Good morning America, how are you?
Don't you know me I'm your native son,
I'm the train they call The City of New Orleans,
I'll be gone five hundred miles when the day is done.
There's going to be debate about the true health of the economy beyond today's jobs report as some will grasp at green shoots and "positive" trends while others lament at how long it's taking and how that in of itself is a red flag. Plus, the unevenness of this recovery is a cause for concern as well. I haven't heard anyone bring up the notion of a double dip recession after last summer's scare, and I don't think it's an issue right now because the economy is already built to last (memo to the White House). But the fragility of the economy can't be ignored. While we are on bended knees looking for and worshiping green shoots, we have to look at what the rumbling noise is that shakes the ground.
Despite Arlo Guthrie's ode to the death of the railroad, it's still the circulatory system responsible for our economic health. So it's important to take a look when one of those big freight trains rumbles down the tracks. News out from yesterday didn't clear up a lot of things from a macro level unless one is willing to make allowances.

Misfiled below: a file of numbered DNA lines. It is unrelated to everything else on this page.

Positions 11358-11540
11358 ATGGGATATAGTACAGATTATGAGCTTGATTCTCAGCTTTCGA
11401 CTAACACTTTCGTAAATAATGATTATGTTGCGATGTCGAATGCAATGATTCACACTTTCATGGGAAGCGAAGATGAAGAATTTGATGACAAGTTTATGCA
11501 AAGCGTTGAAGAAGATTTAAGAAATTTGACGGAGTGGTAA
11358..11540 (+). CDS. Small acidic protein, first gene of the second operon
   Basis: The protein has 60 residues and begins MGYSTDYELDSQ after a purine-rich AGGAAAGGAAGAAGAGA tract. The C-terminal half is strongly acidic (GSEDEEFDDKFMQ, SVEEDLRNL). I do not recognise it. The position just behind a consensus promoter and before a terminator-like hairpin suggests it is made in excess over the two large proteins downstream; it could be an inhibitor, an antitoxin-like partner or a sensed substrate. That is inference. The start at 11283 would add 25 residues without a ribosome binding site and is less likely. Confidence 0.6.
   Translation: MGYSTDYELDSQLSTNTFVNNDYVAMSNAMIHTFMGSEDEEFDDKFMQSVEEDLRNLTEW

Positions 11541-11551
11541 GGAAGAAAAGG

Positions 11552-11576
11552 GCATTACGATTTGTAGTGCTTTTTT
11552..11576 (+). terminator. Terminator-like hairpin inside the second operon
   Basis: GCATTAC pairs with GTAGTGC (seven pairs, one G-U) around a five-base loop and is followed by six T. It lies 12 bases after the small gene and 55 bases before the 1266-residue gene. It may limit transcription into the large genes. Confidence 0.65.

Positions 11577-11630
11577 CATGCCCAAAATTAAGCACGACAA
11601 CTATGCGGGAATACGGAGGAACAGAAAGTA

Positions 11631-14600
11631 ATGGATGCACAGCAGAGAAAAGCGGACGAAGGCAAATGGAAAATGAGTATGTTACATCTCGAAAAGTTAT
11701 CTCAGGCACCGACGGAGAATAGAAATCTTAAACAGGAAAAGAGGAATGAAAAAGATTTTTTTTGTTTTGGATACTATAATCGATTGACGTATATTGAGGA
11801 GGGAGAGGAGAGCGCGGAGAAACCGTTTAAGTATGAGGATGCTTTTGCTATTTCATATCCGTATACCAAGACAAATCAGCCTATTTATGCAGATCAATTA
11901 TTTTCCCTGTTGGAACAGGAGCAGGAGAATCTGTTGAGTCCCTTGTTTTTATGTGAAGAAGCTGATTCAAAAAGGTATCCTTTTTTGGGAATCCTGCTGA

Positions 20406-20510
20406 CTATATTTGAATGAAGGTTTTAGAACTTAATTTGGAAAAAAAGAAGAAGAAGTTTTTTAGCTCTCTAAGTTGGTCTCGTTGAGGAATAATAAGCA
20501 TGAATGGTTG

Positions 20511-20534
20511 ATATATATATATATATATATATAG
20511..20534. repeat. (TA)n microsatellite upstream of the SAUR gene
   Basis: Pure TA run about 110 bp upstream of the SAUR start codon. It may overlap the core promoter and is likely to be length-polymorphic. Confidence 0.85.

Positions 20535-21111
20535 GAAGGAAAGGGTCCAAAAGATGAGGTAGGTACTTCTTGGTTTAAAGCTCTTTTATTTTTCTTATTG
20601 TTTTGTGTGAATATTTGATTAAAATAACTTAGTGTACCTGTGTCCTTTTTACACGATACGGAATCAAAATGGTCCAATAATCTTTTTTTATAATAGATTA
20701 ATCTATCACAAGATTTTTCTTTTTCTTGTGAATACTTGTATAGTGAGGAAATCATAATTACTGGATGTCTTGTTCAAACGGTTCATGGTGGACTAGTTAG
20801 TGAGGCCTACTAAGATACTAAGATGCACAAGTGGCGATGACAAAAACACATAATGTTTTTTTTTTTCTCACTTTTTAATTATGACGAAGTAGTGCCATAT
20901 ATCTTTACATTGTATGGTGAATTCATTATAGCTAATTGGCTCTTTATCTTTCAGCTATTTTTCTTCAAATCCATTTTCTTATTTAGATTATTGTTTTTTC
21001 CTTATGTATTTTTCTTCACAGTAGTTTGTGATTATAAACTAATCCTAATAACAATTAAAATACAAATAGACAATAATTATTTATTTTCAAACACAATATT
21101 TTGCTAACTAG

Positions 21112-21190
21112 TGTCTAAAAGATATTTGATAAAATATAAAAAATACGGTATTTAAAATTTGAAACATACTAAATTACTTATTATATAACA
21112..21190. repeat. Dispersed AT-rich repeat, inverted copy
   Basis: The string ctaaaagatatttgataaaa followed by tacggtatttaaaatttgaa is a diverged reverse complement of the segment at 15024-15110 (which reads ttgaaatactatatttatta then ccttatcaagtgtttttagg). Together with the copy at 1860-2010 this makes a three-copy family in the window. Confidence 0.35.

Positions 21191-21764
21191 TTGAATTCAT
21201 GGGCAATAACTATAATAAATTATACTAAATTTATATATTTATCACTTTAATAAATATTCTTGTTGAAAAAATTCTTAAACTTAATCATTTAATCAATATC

"If you exclude carloads of coal and grain, which are down for reasons that have little to do with the state of the economy, rail traffic in February was encouraging."- AAR Senior Vice President John T. Gray.
The headline, however, was worrisome. Rail traffic declined 1.9% in February from a year earlier and fell 6.2% in the week ending March 3 from the year ago period. Okay, let's take a look at the pluses from the report as there were several.
Intermodal volume was up 2.4% from a year earlier and traffic is up 27 straight months. Intermodal is the transfer of goods from point of origin to destination using more than one mode of transportation. For instance, a container is placed on a truck that is lifted on a ship that puts it back on a truck that delivers it to a train. For many this is considered the best way to measure our economy, although its only 15% of total rail traffic.